Avoiding those inappropriate, moralizing remarks, which are callous and brutishly reductive, the reason for why this happens to people, according to Pheifer, is quite simple:
[I]f people do not have money, they do not meet their financial obligations. This is not necessarily due to irresponsibility in all situations. Rather, it is an issue of financial survival [my emphasis]. In most life scenarios, people meet them in a particular order of urgency. A person is going to pay their rent and their utilities before they make their loan payments.Having interviewed thousands of student loan debtors, he is dead right. They have never said, "Oh, I don't want to pay back their loans." It's quite the opposite. For some, big, unintended life changes take place. For others, they notice little shifts, and before they know it, all these small events eventually lead to financial disaster.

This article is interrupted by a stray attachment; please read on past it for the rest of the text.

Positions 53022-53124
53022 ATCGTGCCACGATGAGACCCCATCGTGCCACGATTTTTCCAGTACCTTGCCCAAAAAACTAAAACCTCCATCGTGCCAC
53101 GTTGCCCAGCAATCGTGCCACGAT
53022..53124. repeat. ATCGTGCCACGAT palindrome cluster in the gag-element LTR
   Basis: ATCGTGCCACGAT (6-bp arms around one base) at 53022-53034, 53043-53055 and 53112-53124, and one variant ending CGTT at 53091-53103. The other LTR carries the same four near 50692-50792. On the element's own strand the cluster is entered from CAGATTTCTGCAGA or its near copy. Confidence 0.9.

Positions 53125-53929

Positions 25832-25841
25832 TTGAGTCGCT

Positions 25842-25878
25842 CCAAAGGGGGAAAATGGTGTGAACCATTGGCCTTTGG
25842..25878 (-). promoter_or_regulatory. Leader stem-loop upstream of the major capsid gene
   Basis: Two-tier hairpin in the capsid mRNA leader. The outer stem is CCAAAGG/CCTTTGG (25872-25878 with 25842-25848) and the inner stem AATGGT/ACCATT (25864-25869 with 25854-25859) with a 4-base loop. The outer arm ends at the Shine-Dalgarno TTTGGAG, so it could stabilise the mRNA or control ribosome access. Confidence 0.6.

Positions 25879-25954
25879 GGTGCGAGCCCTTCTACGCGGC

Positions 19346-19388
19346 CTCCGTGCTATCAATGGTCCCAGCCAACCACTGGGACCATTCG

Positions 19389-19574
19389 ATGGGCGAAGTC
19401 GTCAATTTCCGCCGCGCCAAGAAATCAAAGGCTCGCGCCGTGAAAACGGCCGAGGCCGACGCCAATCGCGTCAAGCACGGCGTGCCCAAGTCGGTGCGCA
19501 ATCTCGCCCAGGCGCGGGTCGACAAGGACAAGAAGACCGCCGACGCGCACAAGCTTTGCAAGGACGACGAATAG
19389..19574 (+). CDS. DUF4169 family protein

They find themselves suddenly in a position in which they can't make ends meet and keep up on their monthly student loan payments. Take the woman whose daughter wound up with a broken body after a devastating car wreck. How can a borrower anticipate that sort of disaster? They can't. Same goes with losing a good job, getting sick, all those complicated life events that no one can ever predict. Unfortunately, we now have an economic system that ensures that any 'false' move means that you're suddenly on a fast track to permanent, indentured servitude. That's the way life is for most of us. Safety nets that were once in place, and they weren't that great to begin with, are gone. So, if you get sick or you lose your job or make a 'poor' decision, it's your own damned fault. Meanwhile, if you're exceptionally wealthy and you mess up, you're fine.
Alas . . . Socialism is for the rich, capitalism is for the poor.